14. 14. Age structure <ul><li>Relative number of individuals of each age </li></ul>What do these data imply about population growth in these countries?
    15. 15. Survivorship curves <ul><li>Generalized strategies </li></ul>What do these graphs tell about survival & strategy of a species? I. High death rate in post-reproductive years II. Constant mortality rate throughout life span III. Very high early mortality but the few survivors then live long (stay reproductive) 0 25 1000 100 Human (type I) Hydra (type II) Oyster (type III) 10 1 50 Percent of maximum life span 100 75 Survival per thousand
    16. 16. Trade-offs: survival vs. reproduction <ul><li>The cost of reproduction </li></ul><ul><ul><li>increased reproduction may decrease survival of parent </li></ul></ul><ul><ul><ul><li>age at first reproduction </li></ul></ul></ul><ul><ul><ul><li>investment per offspring </li></ul></ul></ul><ul><ul><ul><li>number of reproductive cycles per lifetime </li></ul></ul></ul>Natural selection favors a life history that maximizes lifetime reproductive success
    17. 17. Reproductive strategies <ul><li>K-selected </li></ul><ul><ul><li>late reproduction </li></ul></ul><ul><ul><li>few offspring </li></ul></ul><ul><ul><li>invest a lot in raising offspring </li></ul></ul><ul><ul><ul><li>primates </li></ul></ul></ul><ul><ul><ul><li>coconut </li></ul></ul></ul><ul><li>r-selected </li></ul><ul><ul><li>early reproduction </li></ul></ul><ul><ul><li>many offspring </li></ul></ul><ul><ul><li>little parental care </li></ul></ul><ul><ul><ul><li>insects </li></ul></ul></ul><ul><ul><ul><li>many plants </li></ul></ul></ul>K-selected r-selected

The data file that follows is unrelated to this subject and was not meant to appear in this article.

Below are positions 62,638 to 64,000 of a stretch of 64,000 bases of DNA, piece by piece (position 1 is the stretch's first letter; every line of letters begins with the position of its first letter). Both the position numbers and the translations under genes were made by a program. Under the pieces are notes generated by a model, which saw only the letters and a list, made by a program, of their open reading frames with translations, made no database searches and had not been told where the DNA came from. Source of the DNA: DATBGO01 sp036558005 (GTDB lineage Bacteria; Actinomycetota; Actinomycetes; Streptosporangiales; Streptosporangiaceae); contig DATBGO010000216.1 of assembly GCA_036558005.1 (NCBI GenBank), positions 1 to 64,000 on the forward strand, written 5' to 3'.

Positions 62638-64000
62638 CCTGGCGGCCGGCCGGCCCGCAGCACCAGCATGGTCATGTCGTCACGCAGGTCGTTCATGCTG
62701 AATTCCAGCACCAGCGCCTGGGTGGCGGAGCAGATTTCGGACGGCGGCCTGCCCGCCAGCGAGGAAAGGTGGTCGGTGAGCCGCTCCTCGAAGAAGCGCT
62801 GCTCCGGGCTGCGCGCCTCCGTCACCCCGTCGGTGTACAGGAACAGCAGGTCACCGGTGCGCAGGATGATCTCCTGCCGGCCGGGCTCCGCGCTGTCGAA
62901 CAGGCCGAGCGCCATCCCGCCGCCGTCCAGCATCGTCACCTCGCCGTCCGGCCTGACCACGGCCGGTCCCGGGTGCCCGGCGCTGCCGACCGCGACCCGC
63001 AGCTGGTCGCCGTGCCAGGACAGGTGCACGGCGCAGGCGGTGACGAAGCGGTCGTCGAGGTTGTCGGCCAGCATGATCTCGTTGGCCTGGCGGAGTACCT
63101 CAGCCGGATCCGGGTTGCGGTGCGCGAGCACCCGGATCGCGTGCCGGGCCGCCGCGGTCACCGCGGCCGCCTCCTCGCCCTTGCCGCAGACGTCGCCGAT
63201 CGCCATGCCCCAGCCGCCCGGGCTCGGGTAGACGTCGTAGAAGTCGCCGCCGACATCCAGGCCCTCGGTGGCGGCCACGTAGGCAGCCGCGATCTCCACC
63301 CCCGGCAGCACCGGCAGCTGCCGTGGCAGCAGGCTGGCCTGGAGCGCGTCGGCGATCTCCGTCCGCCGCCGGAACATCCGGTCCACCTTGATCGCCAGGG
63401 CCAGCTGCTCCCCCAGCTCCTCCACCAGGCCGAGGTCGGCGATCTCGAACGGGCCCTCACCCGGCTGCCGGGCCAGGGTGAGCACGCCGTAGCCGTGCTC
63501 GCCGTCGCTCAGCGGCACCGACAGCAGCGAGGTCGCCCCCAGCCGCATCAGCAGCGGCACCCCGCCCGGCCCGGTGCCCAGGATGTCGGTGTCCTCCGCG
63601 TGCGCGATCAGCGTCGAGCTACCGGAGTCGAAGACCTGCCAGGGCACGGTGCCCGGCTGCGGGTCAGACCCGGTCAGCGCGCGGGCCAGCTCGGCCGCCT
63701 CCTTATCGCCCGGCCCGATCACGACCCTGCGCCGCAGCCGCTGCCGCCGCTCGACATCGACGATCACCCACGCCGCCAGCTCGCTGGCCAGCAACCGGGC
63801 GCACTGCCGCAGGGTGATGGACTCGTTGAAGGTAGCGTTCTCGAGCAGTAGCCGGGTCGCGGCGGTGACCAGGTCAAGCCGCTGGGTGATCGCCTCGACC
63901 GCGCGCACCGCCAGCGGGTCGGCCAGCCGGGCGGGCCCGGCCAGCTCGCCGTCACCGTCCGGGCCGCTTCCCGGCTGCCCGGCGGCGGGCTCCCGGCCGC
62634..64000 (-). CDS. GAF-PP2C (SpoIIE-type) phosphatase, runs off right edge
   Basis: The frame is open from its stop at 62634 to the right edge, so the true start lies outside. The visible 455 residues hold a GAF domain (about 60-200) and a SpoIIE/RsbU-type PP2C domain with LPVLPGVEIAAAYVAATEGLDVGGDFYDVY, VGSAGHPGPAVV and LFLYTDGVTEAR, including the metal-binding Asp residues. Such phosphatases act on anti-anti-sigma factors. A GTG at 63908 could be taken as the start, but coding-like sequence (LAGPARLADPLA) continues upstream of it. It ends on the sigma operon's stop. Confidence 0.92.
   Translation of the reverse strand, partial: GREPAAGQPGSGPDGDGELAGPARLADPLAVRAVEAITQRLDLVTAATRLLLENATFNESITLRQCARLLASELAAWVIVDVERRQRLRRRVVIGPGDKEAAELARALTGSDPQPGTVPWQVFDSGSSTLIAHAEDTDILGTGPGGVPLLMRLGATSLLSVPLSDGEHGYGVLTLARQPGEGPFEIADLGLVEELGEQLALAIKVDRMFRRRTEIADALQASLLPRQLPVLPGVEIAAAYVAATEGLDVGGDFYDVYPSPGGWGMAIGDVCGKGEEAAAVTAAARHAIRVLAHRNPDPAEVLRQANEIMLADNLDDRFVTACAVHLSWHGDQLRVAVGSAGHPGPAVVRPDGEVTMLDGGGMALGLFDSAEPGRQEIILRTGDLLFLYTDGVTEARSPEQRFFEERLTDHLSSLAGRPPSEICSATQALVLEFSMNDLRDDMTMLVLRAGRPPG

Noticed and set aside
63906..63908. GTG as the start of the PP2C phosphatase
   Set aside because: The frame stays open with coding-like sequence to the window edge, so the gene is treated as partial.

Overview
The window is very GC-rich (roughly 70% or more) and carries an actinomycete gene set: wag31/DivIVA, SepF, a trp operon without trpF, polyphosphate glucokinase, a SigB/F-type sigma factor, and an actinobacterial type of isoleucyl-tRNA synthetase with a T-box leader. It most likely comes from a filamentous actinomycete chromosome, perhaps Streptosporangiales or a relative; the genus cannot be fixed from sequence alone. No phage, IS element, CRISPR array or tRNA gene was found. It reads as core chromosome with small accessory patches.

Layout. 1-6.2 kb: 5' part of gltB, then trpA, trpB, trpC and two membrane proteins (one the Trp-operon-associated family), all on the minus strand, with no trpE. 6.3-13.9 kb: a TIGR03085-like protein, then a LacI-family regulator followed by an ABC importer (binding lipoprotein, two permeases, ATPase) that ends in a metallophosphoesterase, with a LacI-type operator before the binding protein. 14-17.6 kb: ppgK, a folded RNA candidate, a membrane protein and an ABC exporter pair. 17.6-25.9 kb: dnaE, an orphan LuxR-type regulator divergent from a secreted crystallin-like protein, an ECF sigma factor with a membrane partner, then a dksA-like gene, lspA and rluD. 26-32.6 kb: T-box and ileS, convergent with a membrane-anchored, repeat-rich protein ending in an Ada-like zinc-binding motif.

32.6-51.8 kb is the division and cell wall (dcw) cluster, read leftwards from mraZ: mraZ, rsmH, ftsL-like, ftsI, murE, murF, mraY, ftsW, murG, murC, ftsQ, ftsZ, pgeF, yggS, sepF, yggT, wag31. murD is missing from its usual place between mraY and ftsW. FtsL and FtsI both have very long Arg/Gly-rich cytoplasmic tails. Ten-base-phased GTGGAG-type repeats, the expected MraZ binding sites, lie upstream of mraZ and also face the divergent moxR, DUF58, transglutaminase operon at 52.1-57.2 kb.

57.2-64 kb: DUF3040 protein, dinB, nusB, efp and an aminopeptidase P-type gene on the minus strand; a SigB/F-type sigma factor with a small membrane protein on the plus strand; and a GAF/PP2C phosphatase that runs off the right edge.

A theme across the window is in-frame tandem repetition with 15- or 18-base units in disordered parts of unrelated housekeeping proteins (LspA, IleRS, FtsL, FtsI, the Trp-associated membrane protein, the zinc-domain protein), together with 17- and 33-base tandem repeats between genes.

18. 18. Trade-offs <ul><li>Number & size of offspring </li></ul><ul><li>vs. </li></ul><ul><li>Survival of offspring or parent </li></ul>r-selected K-selected “ Of course, long before you mature, most of you will be eaten.”
    19. 19. Life strategies & survivorship curves K-selection r-selection 0 25 1000 100 Human (type I) Hydra (type II) Oyster (type III) 10 1 50 Percent of maximum life span 100 75 Survival per thousand
    20. 20. Exponential Population growth <ul><li>change in population = births – deaths </li></ul>d N = r N d t N = # of individuals r = rate of growth t = time d = rate of change growth increasing at constant rate every pair has 4 offspring every pair has 3 offspring
    21. 21. Regulation of population size <ul><li>Limiting factors </li></ul><ul><ul><li>density dependent factors </li></ul></ul><ul><ul><ul><li>competition: food, mates, nesting sites </li></ul></ul></ul><ul><ul><ul><li>predators, parasites, pathogens </li></ul></ul></ul><ul><ul><li>density independent </li></ul></ul><ul><ul><ul><li>abiotic factors </li></ul></ul></ul><ul><ul><ul><ul><li>sunlight (energy) </li></ul></ul></ul></ul><ul><ul><ul><ul><li>temperature </li></ul></ul></ul></ul><ul><ul><ul><ul><li>Rainfall </li></ul></ul></ul></ul><ul><ul><ul><li>Natural disasters </li></ul></ul></ul>swarming locusts marking territory = competition competition for nesting sites
    22. 22. Logistic rate of growth <ul><li>Can populations continue to grow exponentially? </li></ul>K = carrying capacity Of course not ! effect of natural controls no natural controls What happens as N approaches K ?
    23. 23. <ul><li>Maximum population size that environment can support </li></ul><ul><ul><li>varies with changes in resources </li></ul></ul>Carrying capacity What’s going on with the plankton? 500 400 300 200 100 0 20 0 10 30 50 40 60 Time (days) Number of cladocerans (per 200 ml) Time (years) 1915 1925 1935 1945 10 8 6 4 2 0 Number of breeding male fur seals (thousands)
    24. 24. Human population growth <ul><li>What factors have contributed to this exponential growth pattern? </li></ul>1650  500 million 2005  6 billion Bubonic plague &quot;Black Death&quot; adding 82 million/year ~ 200,000 per day ! Doubling times 500m  1b = y (~200 yrs) 1b  2b = 80y (1850–1930) 2b  4b = 75y (1930–1975) Is the human population reaching carrying capacity? Industrial Revolution Significant advances in medicine through science and technology
    25. 25. Any Questions?